The world is facing a climate crisis. Existing commitments and action currently put the world on track to a 2.1-2.3-degree Celsius warming by the end of the century. The IPCC reports that warming 2 degrees or more is a tipping point for irreversible, detrimental impacts to the Earth’s climate. India is already facing impacts of a warming climate. Coastal flooding from sea level rise, heat waves, and melting glaciers in the Himalayas threaten India’s projected growth over the next few decades. India is projected to have the largest growth in energy demand over the next two decades, and in a business-as-usual scenario, energy related emissions could more than double to reach current US levels. It is home to 22 out of the 30 most polluted cities in the world, due in large part to the burning of fossil fuels, and accounts for a quarter of annual mortality impact due to air pollution.
At the same time, current energy imports, primarily fossil fuels, cost India a staggering $130 billion per year, while energy demand is projected to grow four-fold by 2050. India’s goal of Energy Independence by 2047 is currently unattainable – India imports 90% of its oil and 80% of its industrial coal. Yet, the deep reduction in clean energy costs provides India an opportunity to lower energy imports and achieve self-reliance through investment in a clean energy transition. Not only would this transition reduce India’s import dependence on oil and coal, but it could lead to huge emission reductions, massive environmental benefits and offer India an opportunity to lead in clean energy, serving as a new development model for the Global South.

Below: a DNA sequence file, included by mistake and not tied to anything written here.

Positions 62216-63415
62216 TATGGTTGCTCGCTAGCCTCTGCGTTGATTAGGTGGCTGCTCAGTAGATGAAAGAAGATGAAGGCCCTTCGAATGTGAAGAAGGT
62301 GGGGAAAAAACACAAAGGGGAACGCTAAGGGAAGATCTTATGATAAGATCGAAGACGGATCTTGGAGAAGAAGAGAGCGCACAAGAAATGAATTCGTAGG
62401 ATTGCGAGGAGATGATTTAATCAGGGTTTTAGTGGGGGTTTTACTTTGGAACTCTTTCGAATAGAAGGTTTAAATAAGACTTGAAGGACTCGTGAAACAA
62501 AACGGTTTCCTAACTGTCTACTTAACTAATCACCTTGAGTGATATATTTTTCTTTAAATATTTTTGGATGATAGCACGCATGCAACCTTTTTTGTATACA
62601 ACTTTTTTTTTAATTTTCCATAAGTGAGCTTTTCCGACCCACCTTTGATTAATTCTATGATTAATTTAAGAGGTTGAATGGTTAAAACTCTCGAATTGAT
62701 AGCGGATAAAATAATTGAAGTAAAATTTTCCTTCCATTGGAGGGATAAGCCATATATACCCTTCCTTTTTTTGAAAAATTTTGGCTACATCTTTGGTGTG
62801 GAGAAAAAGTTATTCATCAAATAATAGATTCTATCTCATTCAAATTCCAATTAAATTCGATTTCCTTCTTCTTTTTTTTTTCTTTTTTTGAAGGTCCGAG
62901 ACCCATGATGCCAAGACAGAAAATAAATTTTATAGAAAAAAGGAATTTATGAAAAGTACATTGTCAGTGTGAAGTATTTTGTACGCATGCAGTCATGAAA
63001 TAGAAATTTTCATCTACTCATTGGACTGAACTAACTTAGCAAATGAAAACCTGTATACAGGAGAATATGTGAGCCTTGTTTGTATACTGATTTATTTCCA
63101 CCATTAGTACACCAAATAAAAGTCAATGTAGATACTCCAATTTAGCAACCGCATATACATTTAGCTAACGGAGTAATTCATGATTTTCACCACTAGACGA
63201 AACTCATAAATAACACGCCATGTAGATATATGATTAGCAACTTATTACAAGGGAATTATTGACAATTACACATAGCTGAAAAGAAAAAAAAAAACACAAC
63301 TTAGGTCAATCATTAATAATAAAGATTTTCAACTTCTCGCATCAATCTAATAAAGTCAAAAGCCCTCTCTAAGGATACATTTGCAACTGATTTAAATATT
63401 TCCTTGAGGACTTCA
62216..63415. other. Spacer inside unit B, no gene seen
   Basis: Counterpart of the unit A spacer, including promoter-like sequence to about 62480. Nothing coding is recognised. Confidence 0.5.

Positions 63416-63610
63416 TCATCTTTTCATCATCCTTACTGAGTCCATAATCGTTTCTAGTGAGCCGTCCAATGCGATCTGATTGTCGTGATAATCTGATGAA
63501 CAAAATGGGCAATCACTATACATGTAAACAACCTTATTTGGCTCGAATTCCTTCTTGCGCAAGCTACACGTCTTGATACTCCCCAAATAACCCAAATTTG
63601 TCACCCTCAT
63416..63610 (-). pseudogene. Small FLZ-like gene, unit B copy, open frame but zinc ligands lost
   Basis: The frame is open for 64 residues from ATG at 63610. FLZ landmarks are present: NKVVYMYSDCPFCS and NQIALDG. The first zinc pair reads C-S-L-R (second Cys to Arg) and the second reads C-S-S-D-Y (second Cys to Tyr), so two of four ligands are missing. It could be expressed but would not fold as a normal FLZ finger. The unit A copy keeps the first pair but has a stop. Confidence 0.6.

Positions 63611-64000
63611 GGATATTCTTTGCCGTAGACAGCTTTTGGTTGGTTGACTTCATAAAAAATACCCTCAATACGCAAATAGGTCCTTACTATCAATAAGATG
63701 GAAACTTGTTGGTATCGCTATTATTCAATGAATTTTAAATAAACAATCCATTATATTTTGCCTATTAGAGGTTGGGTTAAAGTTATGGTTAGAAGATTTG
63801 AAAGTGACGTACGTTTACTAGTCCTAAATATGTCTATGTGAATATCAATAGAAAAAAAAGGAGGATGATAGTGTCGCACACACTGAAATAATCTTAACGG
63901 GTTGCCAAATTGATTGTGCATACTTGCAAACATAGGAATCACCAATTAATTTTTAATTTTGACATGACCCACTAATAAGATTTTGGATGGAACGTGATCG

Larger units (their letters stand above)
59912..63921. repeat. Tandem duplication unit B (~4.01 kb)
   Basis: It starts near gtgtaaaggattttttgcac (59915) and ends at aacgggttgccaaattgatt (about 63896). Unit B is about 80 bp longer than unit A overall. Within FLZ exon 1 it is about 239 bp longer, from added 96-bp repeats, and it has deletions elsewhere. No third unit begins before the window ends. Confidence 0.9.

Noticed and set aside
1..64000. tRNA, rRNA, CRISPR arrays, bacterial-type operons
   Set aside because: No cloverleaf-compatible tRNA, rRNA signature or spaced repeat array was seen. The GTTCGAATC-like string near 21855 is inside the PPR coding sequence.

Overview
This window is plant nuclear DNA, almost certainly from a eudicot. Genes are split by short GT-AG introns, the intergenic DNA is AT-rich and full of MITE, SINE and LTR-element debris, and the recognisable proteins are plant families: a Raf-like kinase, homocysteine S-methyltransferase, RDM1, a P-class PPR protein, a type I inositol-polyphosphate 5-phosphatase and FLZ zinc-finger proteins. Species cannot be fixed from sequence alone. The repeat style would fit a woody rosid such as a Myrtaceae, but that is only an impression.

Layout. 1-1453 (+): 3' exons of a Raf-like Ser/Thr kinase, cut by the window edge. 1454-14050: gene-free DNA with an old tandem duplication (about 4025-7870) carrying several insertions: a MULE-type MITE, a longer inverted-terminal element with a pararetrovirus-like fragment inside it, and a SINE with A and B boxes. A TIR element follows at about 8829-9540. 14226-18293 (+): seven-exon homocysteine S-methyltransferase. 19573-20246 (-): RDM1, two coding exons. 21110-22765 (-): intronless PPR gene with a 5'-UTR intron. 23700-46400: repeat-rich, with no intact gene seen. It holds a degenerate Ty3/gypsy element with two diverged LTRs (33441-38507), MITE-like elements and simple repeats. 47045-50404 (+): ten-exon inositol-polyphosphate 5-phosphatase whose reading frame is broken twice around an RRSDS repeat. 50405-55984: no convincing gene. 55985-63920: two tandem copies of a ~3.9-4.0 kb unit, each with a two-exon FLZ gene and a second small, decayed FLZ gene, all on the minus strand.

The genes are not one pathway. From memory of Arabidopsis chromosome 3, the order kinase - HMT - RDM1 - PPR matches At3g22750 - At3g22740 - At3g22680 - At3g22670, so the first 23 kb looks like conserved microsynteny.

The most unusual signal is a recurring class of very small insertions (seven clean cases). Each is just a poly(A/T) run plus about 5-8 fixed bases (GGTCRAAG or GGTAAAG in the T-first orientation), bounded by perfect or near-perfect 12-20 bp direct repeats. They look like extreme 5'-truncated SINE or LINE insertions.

Finally, India must innovate its industry to stay globally competitive. India’s auto sector contributes half the nation’s manufacturing GDP and exports a quarter of its automobiles, while employing 37 million people directly and indirectly. However, it faces competitive risk if it doesn’t keep pace as rest of the world goes electric. India’s steel and cement industries face similar challenges as global regulations tighten to boost green production.
The India Center strives to ‘meet the moment’, given the opportune timing of several factors – cost effectiveness of clean energy, global attention to the climate crisis, and the impetus to drastically reduce emissions in the next decade. The Center aims to engage with policymakers on issues at the intersection of the clean energy transition, energy security, industrial competitiveness, political economy, and an equitable transition.
This will be done through policy analysis and strategic dialogue, translating scientific research and policy insights into accessible collaboration, and information for policymakers. This will also entail capacity building through virtual and in-person executive education, strategic US-India Dialogue, and mentorship of UC Berkeley students interested in the Center.
At the India Energy & Climate Center, we work to leverage the clean tech revolution to deliver rapid energy independence and emissions reduction through research and engagement which catalyses ambitious policymaking for India. Policy analysis rooted in scientific rigor enables us to inform India’s clean energy targets and implementation pathways. We aim to inform and work closely with the Indian bureaucracy to ensure that:
- More policymakers in India have appreciation of alignment between energy security and climate goals, as well as a systemic approach to the clean energy transition.
- More policymakers in India have deeper understanding of fast evolving techno-economics of clean technologies, to ensure that policy making is grounded in scientific rigor.
- India pivots to a whole-of-government approach to achieve energy independence through clean technologies, while accelerating emissions reductions and other environmental actions.
- There is an independent platform for strategic dialogue on US-India collaboration amongst thought leaders from the government, industry, and academia/civil society.
Contact us at email@example.com to know more or to get involved.